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Posted by on Aug 8, 2014 in Blog | 0 comments

Selecting The Best Tax Withholding Option On Your W-4

If you work a “traditional” job where you’re paid through an employer and Federal, state, and Medicare taxes are withheld from your paycheck, you’ll need to fill out a W-4 form and turn it in to your Human Resources department upon being hired. Your W-4 form will indicate how much money you’d like to be withheld from your taxes with each paycheck, which can help to ensure that you don’t end up owing money to the government when it comes time to file your tax return. Still, knowing how many exemptions to take on a W-4 form can be a challenge; read on for some helpful tips.

Overpaying vs. Underpaying

With each exemption you claim on your W-4, your employer will take out less money in taxes from your paychecks. Some people like to claim as many exemptions as they legally can in order to receive the maximum paycheck. However, the drawback to this is that, in doing so, you could end up owing money when you file your tax return. On the other hand, if you don’t take enough exemptions, you could end up overpaying; sure, this does mean that you’ll receive a refund at the end of the year, but at what cost? That’s money you could have used throughout the year rather than essentially lending it, interest-free, to the government.

Ideally, then, you should fill out your W-4 so that you pay as close to the right amount of taxes through your employer’s withholding.

Calculating Your Withholding

It takes a bit of research and calculation to determine exactly how many exemptions you should take to break even come tax time. The best way to do this, however, is to estimate your earnings and tax responsibilities for the year using IRS Form 1040-ES. This form allows you to calculate your estimated annual income and contains information on current tax brackets and rates to help you determine what your tax responsibility will be at the end of the year based on your exemptions. If you work a job where you’re paid an annual salary, you should be able to calculate this quite accurately. If you’re paid hourly and your hours fluctuate each week, do your best to estimate.

From there, you can determine whether you’re better off taxing zero exemptions, one, two, or more. Come tax time, you can enjoy the peace of mind in knowing that you should at least come close to breaking even. For more information, or if you would like professional assistance, contact Tri-Check Income Tax Service or a similar company.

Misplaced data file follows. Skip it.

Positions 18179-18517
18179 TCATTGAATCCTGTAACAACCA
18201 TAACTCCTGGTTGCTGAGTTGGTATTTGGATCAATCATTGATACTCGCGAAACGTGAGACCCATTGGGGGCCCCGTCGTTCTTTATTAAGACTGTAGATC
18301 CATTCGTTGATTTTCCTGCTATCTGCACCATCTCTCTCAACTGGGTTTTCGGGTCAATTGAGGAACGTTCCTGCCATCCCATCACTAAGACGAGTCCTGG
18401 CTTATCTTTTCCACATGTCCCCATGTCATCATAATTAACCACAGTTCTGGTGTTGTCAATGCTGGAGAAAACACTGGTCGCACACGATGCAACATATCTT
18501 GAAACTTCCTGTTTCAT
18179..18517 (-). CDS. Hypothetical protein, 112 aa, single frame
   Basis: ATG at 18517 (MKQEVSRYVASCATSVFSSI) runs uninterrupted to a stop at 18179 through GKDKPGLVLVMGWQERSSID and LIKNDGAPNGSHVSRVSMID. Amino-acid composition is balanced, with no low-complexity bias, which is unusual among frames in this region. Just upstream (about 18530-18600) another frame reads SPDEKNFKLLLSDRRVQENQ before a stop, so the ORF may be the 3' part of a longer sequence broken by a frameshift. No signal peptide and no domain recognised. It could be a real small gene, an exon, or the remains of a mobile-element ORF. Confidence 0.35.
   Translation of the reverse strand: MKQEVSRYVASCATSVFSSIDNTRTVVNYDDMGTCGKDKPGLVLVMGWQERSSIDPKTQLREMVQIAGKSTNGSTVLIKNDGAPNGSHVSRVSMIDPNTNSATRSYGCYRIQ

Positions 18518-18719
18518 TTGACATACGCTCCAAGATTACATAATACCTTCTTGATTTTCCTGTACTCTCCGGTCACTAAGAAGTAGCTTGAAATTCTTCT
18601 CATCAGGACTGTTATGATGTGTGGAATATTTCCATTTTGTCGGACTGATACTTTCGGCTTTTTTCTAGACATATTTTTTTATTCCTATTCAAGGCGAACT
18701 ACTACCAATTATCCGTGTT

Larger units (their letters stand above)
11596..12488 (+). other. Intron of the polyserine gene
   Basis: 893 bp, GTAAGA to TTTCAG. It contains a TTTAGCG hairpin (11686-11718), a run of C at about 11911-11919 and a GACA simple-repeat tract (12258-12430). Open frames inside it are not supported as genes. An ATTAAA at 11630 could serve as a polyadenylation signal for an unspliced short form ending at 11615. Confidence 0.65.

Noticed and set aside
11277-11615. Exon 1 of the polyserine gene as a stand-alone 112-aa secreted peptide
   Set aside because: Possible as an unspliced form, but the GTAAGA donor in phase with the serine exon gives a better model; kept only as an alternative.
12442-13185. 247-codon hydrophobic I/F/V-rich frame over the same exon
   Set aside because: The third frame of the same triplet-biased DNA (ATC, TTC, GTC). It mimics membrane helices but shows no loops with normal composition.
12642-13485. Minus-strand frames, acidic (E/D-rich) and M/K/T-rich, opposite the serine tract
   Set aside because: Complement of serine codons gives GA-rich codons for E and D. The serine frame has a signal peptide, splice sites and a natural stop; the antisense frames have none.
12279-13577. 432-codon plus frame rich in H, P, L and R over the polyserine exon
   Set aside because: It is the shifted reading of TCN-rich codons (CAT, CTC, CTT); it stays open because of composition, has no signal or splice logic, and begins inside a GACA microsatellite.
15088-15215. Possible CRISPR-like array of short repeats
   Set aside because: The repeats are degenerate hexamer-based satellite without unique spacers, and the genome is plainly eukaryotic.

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Posted by on Aug 7, 2014 in Blog, Finance & Money | 0 comments

Bridge The Paycheck Gap With A Payday Advance Loan

When financial times are tight, it can be easy for individuals who are working full or part time to run low on funds from time to time. The cost of living combined with out-of-the-blue financial emergencies can often lead to low checking account balances and a need for additional funds. While dipping into savings is an option for many, there are also people who live paycheck-to-paycheck and feel they have nowhere to turn in the event of a cash crunch. However, there is hope for those with limited resources in the form of payday advance loans.

What is a Payday Advance Loan?

A payday advance loan is a short-term direct deposit loan that is designed to be paid back within a short period of time, usually within two weeks or on the borrower’s next payday. Payday loans differ from bank loans due to the fact that borrowers are not required to have perfect credit in order to obtain funds. Loan amounts are based on the potential borrower’s income, so it is much easier for individuals in need of emergency cash to qualify.

Payday Advance Terms

In order to qualify for a payday advance, most borrowers are required to possess active checking accounts with direct deposit. In most cases, applicants are required to work full or part time or have steady sources of regular direct-deposit income. Employment, income and banking information are verified by the lender prior to releasing funds. The maximum amount of money an individual can borrow can range between $50 and $1,000, depending on their specific income and state lending regulations. Payday lenders may also charge an interest fee that is added onto the loan when payment is due. Interest rates also vary, depending on the amount borrowed and specific state laws.

The Loan Process

Once an applicant has been approved for a payday advance, they are usually required to sign a contract that clearly outlines the agreed-upon loan amount, interest fees and repayment date. After the paperwork is processed, funds are generally deposited into the borrower’s account within 1-2 business days. The money can be used for last minute expenses, emergency car repair, utility bill payments, rental payments and more.

Under most circumstances, payday advances must be repaid on the borrower’s next payday. The lender schedules an automatic debit to coincide with the borrower’s direct paycheck deposit. Certain lenders may also offer loan extensions that allow borrowers to keep the loans open by paying interest fees every two weeks.